A special project team, under supervision of Boss, is working on a business critical project. One of the project members is not pulling his weight and Betsy is gradually picking up more of his tasks. Boss praises Betsy for her flexibility and dedication to the project. Boss decides to take the project member concerned out of the project team. He discusses with Betsy how to best approach this sensitive situation since, according to him, she has very well developed interpersonal skills. Before Betsy knows she is the one who has to break the bad news to the project team member.
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A great leader:
- Provides support and guidance to build other’s capabilities without taking away responsibility;
- Is assertive and expresses her needs in a calm, clear and professional manager;
- Is courageous and willing to challenge authority to ‘do the right thing’.
How to best handle the situation:
Often leaders shy away from tacking mediocre and poor performance, choosing instead to give critical tasks to their star performers whom they trust to deliver. Over time this can lead to dissatisfaction since the hard working team members wonder why their less committed and/or able colleagues are able to ‘get away with’ doing less.
In the situation described it is the leader’s responsibility to tackle the underperformance of the project team member. Of course, it can feel flattering that the leader discusses a sensitive people issue with you. Be candid in your discussion and share your perspective of how you would handle the situation if asked, however do not assume responsibility for resolving the issue. The best approach to the conversation with the leader is to use coaching techniques to ask how he/she wants to approach the situation and help him/her rehearse the conversation with the under-performer.
If you find yourself in the situation where you have agreed to handle the dismissal from the project you should go back to the project leader and tell him/her that on second thoughts you think it is better for him/her to handle this directly. Whilst it may be difficult to tell the project leader that you believe this is in everyone’s best interests, if you remain calm and site the reasons why you believe this, it should make the conversation easier to have. Some reasons you can cite include:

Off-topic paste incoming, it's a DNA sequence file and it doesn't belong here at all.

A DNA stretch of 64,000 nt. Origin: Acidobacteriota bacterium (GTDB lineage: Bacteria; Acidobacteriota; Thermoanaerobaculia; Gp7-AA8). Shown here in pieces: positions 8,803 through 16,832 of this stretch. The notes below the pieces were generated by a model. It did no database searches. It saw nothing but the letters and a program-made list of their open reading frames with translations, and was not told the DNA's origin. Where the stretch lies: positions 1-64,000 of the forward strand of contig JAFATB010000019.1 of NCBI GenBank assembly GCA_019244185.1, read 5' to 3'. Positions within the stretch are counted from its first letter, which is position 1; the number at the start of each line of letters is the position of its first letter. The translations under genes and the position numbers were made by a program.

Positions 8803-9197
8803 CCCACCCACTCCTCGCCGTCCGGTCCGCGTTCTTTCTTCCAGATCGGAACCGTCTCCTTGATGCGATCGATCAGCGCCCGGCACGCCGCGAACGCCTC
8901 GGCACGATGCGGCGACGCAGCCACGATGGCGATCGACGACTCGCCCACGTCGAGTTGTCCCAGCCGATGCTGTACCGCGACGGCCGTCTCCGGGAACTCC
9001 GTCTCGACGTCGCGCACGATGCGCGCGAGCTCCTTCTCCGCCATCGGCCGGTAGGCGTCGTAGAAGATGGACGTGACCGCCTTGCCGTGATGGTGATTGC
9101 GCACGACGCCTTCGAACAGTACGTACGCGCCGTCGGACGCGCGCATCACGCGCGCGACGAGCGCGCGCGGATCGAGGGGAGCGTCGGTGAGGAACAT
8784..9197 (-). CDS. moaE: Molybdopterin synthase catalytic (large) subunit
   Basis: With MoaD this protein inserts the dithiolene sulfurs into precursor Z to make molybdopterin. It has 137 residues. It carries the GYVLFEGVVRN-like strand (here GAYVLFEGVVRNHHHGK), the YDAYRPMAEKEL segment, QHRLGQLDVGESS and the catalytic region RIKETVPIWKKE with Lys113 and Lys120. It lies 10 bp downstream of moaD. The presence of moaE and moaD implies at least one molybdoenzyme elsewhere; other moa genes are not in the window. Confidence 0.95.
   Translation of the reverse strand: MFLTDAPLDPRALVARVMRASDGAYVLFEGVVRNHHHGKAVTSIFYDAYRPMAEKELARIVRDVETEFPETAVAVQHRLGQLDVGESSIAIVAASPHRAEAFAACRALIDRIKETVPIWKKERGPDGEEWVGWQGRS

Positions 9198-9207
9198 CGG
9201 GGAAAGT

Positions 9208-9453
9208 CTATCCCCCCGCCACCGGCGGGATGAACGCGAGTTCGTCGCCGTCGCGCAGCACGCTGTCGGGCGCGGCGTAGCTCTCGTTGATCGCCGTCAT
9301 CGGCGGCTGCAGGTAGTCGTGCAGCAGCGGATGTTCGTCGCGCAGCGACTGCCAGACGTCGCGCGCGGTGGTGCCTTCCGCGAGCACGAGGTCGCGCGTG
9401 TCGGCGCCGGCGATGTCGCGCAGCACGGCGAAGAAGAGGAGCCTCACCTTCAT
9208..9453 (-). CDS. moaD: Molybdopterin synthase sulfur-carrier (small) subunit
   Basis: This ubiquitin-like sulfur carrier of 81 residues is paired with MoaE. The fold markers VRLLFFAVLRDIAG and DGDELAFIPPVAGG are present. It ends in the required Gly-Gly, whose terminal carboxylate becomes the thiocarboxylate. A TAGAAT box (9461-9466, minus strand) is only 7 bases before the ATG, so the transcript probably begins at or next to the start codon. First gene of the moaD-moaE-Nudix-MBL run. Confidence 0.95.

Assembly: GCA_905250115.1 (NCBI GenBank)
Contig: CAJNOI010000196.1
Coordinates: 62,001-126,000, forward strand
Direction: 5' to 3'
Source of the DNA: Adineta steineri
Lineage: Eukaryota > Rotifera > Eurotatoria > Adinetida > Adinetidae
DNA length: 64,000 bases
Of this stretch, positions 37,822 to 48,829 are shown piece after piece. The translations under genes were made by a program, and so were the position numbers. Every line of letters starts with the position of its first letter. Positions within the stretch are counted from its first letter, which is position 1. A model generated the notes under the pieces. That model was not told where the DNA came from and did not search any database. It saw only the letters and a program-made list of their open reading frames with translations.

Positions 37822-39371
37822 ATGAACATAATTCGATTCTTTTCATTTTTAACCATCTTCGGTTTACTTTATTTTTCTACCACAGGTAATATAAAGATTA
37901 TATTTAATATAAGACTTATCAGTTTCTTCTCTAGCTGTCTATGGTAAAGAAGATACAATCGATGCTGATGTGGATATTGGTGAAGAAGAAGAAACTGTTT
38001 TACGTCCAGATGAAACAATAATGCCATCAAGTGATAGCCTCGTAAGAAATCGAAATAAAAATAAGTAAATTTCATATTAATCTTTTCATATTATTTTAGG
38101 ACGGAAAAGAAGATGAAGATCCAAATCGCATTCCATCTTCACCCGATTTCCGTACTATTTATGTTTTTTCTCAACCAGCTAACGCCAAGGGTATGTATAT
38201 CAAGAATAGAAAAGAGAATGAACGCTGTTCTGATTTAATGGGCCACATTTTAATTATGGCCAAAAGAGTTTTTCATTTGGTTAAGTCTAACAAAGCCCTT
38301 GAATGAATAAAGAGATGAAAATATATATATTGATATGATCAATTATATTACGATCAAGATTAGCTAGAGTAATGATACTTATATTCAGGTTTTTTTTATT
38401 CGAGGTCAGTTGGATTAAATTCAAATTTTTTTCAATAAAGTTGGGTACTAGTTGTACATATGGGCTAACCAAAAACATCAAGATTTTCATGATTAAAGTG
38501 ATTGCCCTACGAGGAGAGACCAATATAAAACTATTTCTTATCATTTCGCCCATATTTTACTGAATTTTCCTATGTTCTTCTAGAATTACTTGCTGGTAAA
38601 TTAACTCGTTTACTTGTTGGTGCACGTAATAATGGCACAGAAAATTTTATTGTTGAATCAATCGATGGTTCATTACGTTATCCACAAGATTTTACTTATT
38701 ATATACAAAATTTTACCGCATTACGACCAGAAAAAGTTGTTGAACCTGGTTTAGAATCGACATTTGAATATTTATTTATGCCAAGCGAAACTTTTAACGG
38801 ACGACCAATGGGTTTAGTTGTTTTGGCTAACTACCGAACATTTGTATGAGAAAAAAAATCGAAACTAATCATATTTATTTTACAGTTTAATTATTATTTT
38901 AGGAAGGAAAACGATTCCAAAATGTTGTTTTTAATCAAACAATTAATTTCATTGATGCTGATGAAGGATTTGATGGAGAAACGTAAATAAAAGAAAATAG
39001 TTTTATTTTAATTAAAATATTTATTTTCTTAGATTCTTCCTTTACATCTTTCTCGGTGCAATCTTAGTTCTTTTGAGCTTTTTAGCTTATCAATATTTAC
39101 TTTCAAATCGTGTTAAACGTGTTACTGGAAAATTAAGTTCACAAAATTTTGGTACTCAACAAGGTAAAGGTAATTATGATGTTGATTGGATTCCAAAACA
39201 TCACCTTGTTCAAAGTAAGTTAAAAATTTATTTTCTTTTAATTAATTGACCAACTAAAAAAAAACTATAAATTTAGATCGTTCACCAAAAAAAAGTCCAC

- The underperformer will certainly wonder why he/she is hearing about his/her underperformance and dismissal from the project team second-hand i.e. from a co-worker rather than the project leader. It is part of the project leader’s job to tackle underperformance.
- You may not have all the answers to his/her questions about the reasons why or what he/she should do instead of working on the project etc.
- The person may refuse to accept your authority in conveying this decision.
- If your co-worker resents you giving him/her the bad news it could damage your relationship with him/her.
- If you need to have a difficult conversation with one of your superiors, rehearse what you want to say beforehand. Try to put yourself in the other person’s shoes to anticipate how he/she might react so that you are prepared to respond appropriately and sensitively.
- When a co-worker is not pulling his/her weight on a project, you could have a ‘friendly’ word with him/her. Make sure that you do this in private and ask them how he/she feels about working on the project. This question may allow your colleague to open up about issues he/she is facing, for example, not liking the work, feeling incompetent, having competing priorities etc. You could offer to help him/her address the issues that he/she has raised.
- Foster collaboration and team commitment amongst project team members by actively encouraging them to share their knowledge, ideas and solutions to further the work of the team, valuing their contributions and balancing the focus on work with tending to them as people (for example, trying to make the work fun).
We welcome your thoughts, experiences and comments on how you would deal with such a situation.
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